7. CB Corey Webster, LSU
Webster was a quarterback in high school, a wide receiver his first season in Baton Rouge, and one of the nation's best lockdown corners shortly thereafter.  When a kid possesses that ideal confluence of size, speed and athleticism, there's no limit to what he can do.  He made the All-SEC first team three straight years, and repeated as a first-team All-American in 2004.  Webster picked off 16 passes for LSU, and with limited experience in the secondary, figures only to get better at the next level.  

8. DE Mathias Kiwanuka, Boston College
As a high school senior, Kiwanuka was 6-foot-7, 195 pounds, and in the hunt for a basketball scholarship.  Today, he's a sturdy 260 pounds, and considered one of the best defensive ends returning to school in 2005.  In between, he and the Eagles caught a huge break when he got noticed as BC coaches were scouting Cathedral High teammate, Jeremy Trueblood.  In the last three years, he's bagged 28 sacks and a slew of postseason honors.

9. OG Chris Kemoeatu, Utah
A good defensive tackle prospect in high school, Kemoeatu has  blossomed into a great right guard since arriving in Salt Lake City.  He's a fiery, at times out of control, lineman, who simply destroys opponents with his brute strength and massive upper body.  Kemoeatu was a three-year starter, a three-time All-conference selection, and an All-American during the 2004 season.    

10. OG Elton Brown, Virginia
In a recruiting class dotted with big names, Brown was hardly the headliner.  He was a developmental prospect with a checkered past and just two games of playing time his senior year.  Cav coaches thought he'd be pretty good, but not this good.  Not at-the-top-of-his-craft good.  Brown, who was an All-American and a Lombardi Award finalist in 2004, is a mauler with uncommon agility for a 6-foot-6, 335-pound lineman.    

11. S Thomas Davis, Georgia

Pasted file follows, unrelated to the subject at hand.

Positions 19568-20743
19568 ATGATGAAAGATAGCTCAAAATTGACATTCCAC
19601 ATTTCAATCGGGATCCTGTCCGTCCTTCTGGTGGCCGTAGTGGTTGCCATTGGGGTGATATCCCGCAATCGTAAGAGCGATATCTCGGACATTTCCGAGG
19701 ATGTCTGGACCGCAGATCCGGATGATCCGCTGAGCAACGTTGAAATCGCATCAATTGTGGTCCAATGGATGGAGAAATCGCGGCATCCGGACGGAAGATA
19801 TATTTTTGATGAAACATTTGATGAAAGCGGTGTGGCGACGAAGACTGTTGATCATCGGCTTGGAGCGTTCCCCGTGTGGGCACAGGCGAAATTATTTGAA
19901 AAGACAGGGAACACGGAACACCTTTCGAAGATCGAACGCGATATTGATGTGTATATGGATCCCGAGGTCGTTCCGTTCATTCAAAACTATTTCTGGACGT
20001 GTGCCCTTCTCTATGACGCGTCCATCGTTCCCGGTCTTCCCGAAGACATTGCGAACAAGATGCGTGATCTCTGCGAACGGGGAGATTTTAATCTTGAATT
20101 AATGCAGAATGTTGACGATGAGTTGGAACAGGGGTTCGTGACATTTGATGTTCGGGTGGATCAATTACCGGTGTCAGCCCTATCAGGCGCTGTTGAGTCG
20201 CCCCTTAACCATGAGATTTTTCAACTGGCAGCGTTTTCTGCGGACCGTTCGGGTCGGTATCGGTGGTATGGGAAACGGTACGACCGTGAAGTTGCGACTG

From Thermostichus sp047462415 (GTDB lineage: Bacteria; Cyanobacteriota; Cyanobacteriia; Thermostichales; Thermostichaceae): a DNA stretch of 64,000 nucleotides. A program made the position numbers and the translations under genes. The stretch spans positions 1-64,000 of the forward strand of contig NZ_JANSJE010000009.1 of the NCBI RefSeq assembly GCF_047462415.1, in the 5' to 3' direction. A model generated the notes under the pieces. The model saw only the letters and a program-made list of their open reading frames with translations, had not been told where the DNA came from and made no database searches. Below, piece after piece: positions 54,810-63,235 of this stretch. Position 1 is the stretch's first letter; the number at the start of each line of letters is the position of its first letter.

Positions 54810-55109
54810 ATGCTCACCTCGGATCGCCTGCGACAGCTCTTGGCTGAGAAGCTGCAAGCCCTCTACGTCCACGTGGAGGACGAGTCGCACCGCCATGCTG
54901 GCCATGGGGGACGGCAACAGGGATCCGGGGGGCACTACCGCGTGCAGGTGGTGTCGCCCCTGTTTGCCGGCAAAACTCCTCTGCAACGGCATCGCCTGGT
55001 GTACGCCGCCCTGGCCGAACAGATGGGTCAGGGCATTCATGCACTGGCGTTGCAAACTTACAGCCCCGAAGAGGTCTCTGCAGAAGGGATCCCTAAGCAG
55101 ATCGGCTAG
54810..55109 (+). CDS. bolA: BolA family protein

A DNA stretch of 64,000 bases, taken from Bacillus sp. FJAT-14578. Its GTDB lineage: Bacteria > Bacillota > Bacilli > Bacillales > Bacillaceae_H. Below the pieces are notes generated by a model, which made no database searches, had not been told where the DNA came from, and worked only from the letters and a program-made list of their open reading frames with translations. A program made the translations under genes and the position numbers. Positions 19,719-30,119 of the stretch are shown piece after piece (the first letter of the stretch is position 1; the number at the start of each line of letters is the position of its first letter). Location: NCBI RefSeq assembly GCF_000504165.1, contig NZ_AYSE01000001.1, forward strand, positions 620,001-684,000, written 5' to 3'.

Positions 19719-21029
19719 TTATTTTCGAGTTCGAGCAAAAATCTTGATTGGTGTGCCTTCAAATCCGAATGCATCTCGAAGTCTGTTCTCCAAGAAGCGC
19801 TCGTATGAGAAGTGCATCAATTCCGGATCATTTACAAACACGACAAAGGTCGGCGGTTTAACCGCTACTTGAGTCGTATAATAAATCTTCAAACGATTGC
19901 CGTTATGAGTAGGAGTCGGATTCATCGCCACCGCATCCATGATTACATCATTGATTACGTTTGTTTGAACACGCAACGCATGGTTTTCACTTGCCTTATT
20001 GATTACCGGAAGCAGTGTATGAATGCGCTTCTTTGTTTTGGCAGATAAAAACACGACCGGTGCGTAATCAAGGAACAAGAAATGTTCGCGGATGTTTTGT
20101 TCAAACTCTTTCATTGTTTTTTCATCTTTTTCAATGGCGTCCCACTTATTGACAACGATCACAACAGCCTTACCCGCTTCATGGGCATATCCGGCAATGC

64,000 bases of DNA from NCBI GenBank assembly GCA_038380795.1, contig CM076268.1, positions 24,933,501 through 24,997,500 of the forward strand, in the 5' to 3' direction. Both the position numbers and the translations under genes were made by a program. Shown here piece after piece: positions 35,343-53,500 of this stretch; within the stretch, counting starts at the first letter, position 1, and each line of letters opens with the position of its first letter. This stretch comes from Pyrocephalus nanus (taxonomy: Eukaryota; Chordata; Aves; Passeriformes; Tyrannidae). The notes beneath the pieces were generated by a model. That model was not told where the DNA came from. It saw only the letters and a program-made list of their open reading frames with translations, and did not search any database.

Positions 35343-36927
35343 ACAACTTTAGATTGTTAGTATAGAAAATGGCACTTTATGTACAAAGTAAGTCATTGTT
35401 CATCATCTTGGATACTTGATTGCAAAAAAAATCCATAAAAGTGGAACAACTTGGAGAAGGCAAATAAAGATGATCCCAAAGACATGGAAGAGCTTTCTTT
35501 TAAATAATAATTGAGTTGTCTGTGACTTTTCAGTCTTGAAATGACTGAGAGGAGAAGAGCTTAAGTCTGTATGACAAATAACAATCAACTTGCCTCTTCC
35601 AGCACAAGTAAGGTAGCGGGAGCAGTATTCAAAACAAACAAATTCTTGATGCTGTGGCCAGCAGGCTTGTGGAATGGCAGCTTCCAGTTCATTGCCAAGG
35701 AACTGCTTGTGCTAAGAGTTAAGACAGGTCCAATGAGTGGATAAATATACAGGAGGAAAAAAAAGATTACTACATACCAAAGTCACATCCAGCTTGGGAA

Until the incoming Georgia staff finally succumbed to his incredible versatility, Davis looked like he might be headed to I-AA Grambling, one of the only schools to make him an offer.  After lying in the weeds his first two years, he exploded on the national scene in 2003, leading the Dawgs in tackles, and generally creating havoc with his size and burst toward the ball.  Davis was a beast again last fall, fueling speculation that he'll be the first safety chosen in April's NFL Draft.

12. LB Will Derting, Washington State
Derting is Exhibit A that good things do come in small inseams, and from small towns.  The kid from tiny Okanogan, Wash., who was considered too short and too slow other to make it in the Pac-10, has been a non-stop force for the Cougars since earning the start his freshman year.  The epitome of a tough, old school player, Derting will be looking to land on his third straight all-league team in 2005.    

13. S James Butler, Georgia Tech
Playing at Bainbridge (Ga.) High, Butler made local headlines, but never created a national buzz like an Ahmad Carroll or Marlin Jackson.  He was a nice prospect, who wouldn't have caused a furor in Atlanta had he not become a star.  However, after two pedestrian seasons as a backup, he began approaching stardom with a breakout year in 2003, and proved it was no fluke with another great season in 2004.  Butler ended both years by being named to the All-ACC first team.     

14. DE Manase Hopoi, Washington
The son of Tongan immigrants, Hopoi came to Washington as a partial qualifier, failing to reach the necessary SAT score and forced to sit out his freshman season.  Pac-10 schools are allowed to sign one such student-athlete each year, and the Huskies hit paydirt here in 2001.  Hopoi has excelled in the classroom, and tallied a whopping 50 tackles for loss since becoming a starter in 2002.  He's got a non-stop motor, and has proved he can play equally well inside or at end.  

15. WR Mike Hass, Oregon State
Walk-ons earn scholarships every year, but it's a happening when one rises to the heights Hass has since becoming a starter in 2003.  He's not the biggest, the fastest or the most heralded receiver in most games he plays, but doggone it, he is a handful to cover.  Hass has terrific hands and runs crisp routes, skills he's used to grate on the nerves of opposing secondaries and churn out back-to-back 1,000-yard seasons.

16. LB Barrett Ruud, Nebraska
A super productive player throughout his career, Ruud had interest from Notre Dame and Michigan, but was considered no better than a Top 50 linebacker when he graduated from high school.  He leaves Lincoln as one of the Top 5 ‘backers from his class after racking up more than 140 tackles in each of the last two seasons, and breaking the Husker mark for stops in a career.